Pig in the House wines have launched a ‘Thank a Nurse’ initiative. The new program allows customers to purchase a single bottle of Pig in the House Rosé with the cost of home delivery covered by the winery. “We recently sent a Rosé to a couple of our Nurse friends to say thanks; they loved it!” said Pig in the House vigneron Jason O’Dea. “We then thought we could give all our friends the opportunity to send a Rosé to a Nurse as a Thank You.”

The initiative has been running for a couple of weeks and has been very successful. “We’re thrilled with the response and now looking at a similar initiative for teachers.”




Penfolds’ world-renowned wine maker Peter Gago has been nominated for a prestigious award to be announced later this year in London.

Gago, maker of Penfolds world famous Grange, is on the short list to take home the Golden Vines Innovation and Hall of Fame award when the final decision is announced later this year.

Liquid Icons, a fine-wine research and content production company founded by the late, great Gerard Basset (OBE) and his friend Lewis Chester have announced the nominees for The Golden Vines Hall of Fame award.

“ Liquid Icons creates first-class original content and research about the world’s greatest fine wines and spirits. Our work encompasses motion picture, industry research, recognition and celebration of wine and spirits excellence, charitable and fundraising activities, as well as educational initiatives,” Lewis Chester said.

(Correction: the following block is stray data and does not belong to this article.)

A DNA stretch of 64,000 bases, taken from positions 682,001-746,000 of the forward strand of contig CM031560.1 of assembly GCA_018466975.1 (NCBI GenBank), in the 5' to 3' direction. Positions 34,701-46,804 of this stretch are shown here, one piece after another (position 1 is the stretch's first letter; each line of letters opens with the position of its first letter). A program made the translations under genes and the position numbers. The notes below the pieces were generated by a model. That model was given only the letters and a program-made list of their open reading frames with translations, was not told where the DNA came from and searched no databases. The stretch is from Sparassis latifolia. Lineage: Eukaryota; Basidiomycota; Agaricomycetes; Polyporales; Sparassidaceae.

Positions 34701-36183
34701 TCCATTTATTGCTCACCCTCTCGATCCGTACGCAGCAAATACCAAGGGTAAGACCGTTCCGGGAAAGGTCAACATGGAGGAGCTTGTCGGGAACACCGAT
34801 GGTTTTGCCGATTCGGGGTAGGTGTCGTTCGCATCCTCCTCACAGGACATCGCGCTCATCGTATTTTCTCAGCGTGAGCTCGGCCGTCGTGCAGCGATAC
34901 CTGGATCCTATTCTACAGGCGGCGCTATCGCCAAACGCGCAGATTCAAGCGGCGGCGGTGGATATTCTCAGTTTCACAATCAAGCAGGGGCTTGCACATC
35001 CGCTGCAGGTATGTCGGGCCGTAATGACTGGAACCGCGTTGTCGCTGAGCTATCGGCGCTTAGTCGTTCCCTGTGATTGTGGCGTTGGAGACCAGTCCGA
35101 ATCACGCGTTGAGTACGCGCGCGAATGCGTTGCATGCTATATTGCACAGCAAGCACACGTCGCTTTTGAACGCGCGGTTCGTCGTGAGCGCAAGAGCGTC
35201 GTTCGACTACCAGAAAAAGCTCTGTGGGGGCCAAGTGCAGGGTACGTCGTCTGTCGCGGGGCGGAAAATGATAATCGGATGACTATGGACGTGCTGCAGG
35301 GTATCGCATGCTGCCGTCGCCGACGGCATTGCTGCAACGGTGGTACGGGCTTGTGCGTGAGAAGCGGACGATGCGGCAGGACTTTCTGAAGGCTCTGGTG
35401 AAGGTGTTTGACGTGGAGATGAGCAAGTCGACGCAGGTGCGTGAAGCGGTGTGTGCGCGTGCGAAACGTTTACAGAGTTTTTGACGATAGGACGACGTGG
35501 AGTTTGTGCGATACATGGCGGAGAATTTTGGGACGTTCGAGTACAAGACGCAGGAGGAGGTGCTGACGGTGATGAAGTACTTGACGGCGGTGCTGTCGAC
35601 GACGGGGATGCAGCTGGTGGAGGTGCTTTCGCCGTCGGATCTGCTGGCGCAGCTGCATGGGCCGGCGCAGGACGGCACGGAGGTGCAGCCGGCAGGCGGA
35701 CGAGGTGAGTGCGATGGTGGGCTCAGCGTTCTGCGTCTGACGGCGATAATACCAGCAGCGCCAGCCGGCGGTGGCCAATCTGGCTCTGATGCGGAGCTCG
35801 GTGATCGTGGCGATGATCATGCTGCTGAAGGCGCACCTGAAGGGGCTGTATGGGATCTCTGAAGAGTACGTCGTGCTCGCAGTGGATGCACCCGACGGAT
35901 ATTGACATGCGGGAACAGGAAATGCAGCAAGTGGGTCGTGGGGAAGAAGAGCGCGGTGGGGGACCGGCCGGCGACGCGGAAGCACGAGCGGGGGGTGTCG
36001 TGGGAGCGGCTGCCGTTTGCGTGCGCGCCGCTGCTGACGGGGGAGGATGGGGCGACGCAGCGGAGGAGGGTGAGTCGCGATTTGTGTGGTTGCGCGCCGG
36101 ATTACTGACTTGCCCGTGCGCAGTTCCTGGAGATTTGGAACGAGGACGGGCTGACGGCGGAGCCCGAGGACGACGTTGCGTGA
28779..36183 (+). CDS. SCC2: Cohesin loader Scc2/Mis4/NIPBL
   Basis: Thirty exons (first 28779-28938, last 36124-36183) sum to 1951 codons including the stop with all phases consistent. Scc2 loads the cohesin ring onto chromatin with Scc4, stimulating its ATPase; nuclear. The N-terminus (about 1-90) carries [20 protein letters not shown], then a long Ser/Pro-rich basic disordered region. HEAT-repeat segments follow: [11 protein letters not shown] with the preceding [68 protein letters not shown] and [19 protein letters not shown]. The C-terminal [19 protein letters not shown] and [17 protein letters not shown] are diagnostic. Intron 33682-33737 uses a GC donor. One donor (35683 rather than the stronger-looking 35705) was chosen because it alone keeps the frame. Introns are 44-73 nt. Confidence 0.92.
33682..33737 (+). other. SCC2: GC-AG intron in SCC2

The winners, along with other Golden Vines category, will be announced at a fundraising event to be held at Annabel’s, one of London’s pre-eminent private members’ club, in Mayfair.

The not-for-profit Golden Vines Awards recognise and uphold excellence in the fine wine industry and raise funds for The Gerard Basset Wine Education charitable foundation, which aims to fund diversity and inclusion-related wine education programs, including the headline Golden Vines Diversity Scholarship, Internship & Mentorship programs.

The Golden Vines Award categories are:

1            Best Fine Wine Producer in Europe

2            Best Fine Wine Producer in the Americas

3            Best Fine Wine Producer in the Rest of the World (Australasia, Africa, Asia & Middle East)

4            World’s Best Fine Wine Producer

5            World’s Best Rising Star

 6           Innovation Award

7            Hall of Fame Award, awarded to a living individual for extraordinary distinction in lifetime achievement, exceptional contributions to the production of fine wine, or for outstanding service to the world of fine wine

For each award leading members of the fine wine industry nominate who they would like to win. The Golden Vines Hall of Fame and The Golden Vines Innovation awards, five pre-listed nominees have been put forward, but nominations can still be made.

The nominees for The Golden Vines Hall of Fame award are:

Peter Gago, Penfolds (Australia)

Aubert de Villaine, Domaine de la Domaine de la Romanée-Conti (France

 Paul Draper, Former Head Winemaker, Ridge Vineyards (USA)

Richard Geoffroy, Former Chef de Cave, Dom Pérignon (France)

 Roberto Conterno, Giacomo Conterno (Italy)